Here are our top 10 most popular articles written in 2016.
A particular focus in women-driven TV comedy is the importance of female friendship. … ‘Fleabag’ breaks from this pattern by exploring the effects of losing a best friend, and continuing to live in the world without her. Fleabag talks to us like we’re her new best friend because she can no longer talk to her real one. That the series is so funny while telling a tragic story about a very sad woman speaks to the power of comedy in addressing such difficult topics.
That’s because she’s never had to hustle; everything has been handed to her. She only watched her mother struggle to raise her on her own, and even then it’s established that Lorelai went to great pains not to expose Rory to her struggles. … Despite her flaws, I relate to Rory because she displays all my — and my generation’s — worst characteristics.
‘Logan’ is a real film. In fact, it’s more real than any comic book superhero movie has business being. … It is a beautifully crafted film. If you still think that comic books and their offspring are incapable of being high art, I urge you to give it a chance.
In a world where female characters in television are hated for minor flaws (compared to that of their spouses, anyways), I think it’s fantastic that Daredevil asks us to root for this woman whose flaws are on par with many other male anti-heroes. … This is yet another example why women and people of color need to tell their own stories. If Elodie Yung hadn’t fought for and included more layers to Elektra, she could very well have been a one-dimensional villain, a negative to female characters of color rather than a positive.
The Cool Girl is positioned as being so because she’s not like other women. You’ll notice that apart from Sookie St. James, Rory, and the select few townswomen that put the Gilmore Girls on a pedestal, Lorelai doesn’t play nice with other women. In fact, I would go as far as to say she disdains them.
The television reboot will give marginalized people power that they don’t have in real life. As a result, they cast cis straight white people as the oppressed underclass. This misrepresentation of the real world will ultimately work to reinforce the fallacious idea that marginalized groups are “taking over” and gaining power over white, cis, straight, or otherwise privileged people. … I am not at all against a ‘Heathers’ reboot, but I want one that is progressive and intersectional, one that expands on the feminism of the original rather than scaling it back.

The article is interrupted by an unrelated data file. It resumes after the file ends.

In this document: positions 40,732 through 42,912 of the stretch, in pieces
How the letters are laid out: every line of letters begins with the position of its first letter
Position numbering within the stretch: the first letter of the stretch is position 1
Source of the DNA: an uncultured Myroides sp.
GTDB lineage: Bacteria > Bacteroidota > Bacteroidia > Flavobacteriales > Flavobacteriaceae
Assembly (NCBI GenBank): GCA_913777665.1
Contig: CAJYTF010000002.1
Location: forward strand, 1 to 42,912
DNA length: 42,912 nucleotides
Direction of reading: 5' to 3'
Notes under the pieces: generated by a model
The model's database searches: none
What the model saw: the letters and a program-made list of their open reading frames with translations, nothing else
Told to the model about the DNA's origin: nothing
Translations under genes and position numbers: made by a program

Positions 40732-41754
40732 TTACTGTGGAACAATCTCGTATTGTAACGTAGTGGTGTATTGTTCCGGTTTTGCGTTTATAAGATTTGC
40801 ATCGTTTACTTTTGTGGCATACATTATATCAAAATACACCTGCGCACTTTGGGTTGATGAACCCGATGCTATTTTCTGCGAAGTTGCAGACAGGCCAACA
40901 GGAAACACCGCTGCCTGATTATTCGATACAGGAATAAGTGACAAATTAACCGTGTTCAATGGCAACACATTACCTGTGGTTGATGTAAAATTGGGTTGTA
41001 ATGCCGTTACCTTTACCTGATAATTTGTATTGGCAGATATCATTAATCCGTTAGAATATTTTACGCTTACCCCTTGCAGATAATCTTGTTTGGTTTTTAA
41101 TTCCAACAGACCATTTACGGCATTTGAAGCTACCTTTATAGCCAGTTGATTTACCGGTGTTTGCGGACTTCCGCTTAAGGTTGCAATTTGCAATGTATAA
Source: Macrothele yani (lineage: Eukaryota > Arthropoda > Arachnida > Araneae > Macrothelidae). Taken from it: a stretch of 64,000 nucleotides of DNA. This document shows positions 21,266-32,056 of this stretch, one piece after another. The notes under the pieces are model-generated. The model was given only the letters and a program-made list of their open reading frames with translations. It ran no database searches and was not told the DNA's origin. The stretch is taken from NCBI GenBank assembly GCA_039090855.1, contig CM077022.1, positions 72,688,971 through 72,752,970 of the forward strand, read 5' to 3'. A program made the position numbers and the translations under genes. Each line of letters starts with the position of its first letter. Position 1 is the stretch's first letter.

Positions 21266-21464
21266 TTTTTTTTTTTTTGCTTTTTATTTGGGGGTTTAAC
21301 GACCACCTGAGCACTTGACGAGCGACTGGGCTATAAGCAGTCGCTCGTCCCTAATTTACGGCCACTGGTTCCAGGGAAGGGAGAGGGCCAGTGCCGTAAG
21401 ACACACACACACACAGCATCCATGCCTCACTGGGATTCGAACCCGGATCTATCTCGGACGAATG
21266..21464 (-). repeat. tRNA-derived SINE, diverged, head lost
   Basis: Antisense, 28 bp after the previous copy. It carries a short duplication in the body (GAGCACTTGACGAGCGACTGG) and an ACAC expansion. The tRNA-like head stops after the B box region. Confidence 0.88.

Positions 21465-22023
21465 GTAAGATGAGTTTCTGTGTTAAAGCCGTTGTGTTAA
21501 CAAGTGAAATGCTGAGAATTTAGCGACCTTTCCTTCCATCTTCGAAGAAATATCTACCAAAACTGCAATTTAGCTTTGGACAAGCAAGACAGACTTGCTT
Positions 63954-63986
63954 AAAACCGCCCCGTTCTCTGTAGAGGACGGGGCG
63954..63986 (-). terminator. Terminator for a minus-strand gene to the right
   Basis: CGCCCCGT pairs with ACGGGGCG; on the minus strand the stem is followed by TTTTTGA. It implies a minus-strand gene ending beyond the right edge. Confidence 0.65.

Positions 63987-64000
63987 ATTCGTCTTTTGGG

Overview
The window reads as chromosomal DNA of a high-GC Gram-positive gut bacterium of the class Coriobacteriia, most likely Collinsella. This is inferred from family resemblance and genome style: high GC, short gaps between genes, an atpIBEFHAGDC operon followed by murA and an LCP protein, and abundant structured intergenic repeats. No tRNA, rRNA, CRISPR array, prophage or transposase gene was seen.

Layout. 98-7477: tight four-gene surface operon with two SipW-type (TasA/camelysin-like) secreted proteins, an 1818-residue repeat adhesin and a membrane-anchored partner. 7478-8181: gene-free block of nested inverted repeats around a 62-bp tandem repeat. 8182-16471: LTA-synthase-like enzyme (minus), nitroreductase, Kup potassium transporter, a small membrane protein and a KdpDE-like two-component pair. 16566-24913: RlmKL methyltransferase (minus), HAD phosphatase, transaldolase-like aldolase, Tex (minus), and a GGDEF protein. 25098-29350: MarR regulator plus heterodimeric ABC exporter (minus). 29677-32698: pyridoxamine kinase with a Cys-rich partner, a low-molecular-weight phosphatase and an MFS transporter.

I realized that while I had ultimately enjoyed ‘Captain America: Civil War,’ it exemplified the worst tendency of the Marvel Cinematic Universe — namely, the avoidance of dramatic risk and legitimate emotional stakes in order to create and maintain a sense of delight and entertaining status quo.
Dr. Arizona Robbins’ (Jessica Capshaw) leg injury, amputation, and subsequent PTSD in seasons 9 and 10 of ‘Grey’s Anatomy’ was depicted for shock value and entertainment. As a result, the narrative surrounding Arizona’s recovery is insufficient and flawed, ignoring the extent of the real mental health challenges she faces, ultimately blaming Arizona for her inability to completely recover mentally and emotionally from the trauma she experiences.
On the surface, a lot of his female characters reflect strong ideals. … But take a deeper look and Linklater’s female characters tell another story: one of a creator deeply obsessed with ignorant male stereotypes and the women that encourage them. … Looking back through his films, they all contain this running theme of underdeveloped man-children who are routinely validated in their anti-woman approach.
If Claire (‘Elizabethtown’), Sam (‘Garden State’), or Ramona (‘Scott Pilgrim vs. the World’) were paired with a male lead who saw them as full people rather than objects to derive inspiration from (and fuck), perhaps the MPDG label never would’ve happened. … Manic Pixie Dream Girls aren’t problematic because they’re quirky and girly; that audiences only see them as such is often indicative of shitty male leads who are intent on making women fit into their fantasies.
Yet ‘Gargoyles’ is also a fantastic showcase of what can happen when creators possessing privilege write stories about the oppressed without their input. … ‘Gargoyles,’ with its “protecting a world that hates and fears them and has been fairly successful in enacting their global genocide” premise, seeks to be about marginalized peoples. At the same time, it consistently centers and prioritizes the lives of the privileged over those of the oppressed, and places the burden of obtaining justice on the latter.